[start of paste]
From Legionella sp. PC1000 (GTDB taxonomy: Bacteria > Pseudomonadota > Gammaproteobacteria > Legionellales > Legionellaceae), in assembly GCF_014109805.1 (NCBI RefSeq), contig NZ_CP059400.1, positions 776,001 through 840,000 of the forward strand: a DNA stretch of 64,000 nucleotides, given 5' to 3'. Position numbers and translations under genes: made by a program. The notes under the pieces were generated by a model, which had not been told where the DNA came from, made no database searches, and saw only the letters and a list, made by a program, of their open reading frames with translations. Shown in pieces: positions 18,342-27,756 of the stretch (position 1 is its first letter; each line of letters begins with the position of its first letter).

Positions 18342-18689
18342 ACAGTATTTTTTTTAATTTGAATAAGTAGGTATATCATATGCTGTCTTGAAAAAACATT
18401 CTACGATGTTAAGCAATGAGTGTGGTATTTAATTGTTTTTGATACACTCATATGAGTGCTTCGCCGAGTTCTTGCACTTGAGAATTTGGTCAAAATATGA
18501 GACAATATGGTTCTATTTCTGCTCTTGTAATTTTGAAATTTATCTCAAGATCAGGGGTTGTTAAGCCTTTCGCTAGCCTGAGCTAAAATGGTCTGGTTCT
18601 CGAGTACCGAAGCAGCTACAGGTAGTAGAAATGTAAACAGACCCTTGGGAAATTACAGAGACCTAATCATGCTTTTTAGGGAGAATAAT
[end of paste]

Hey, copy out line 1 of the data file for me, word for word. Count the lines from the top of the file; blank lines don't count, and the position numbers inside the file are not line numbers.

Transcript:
From Legionella sp. PC1000 (GTDB taxonomy: Bacteria > Pseudomonadota > Gammaproteobacteria > Legionellales > Legionellaceae), in assembly GCF_014109805.1 (NCBI RefSeq), contig NZ_CP059400.1, positions 776,001 through 840,000 of the forward strand: a DNA stretch of 64,000 nucleotides, given 5' to 3'. Position numbers and translations under genes: made by a program. The notes under the pieces were generated by a model, which had not been told where the DNA came from, made no database searches, and saw only the letters and a list, made by a program, of their open reading frames with translations. Shown in pieces: positions 18,342-27,756 of the stretch (position 1 is its first letter; each line of letters begins with the position of its first letter).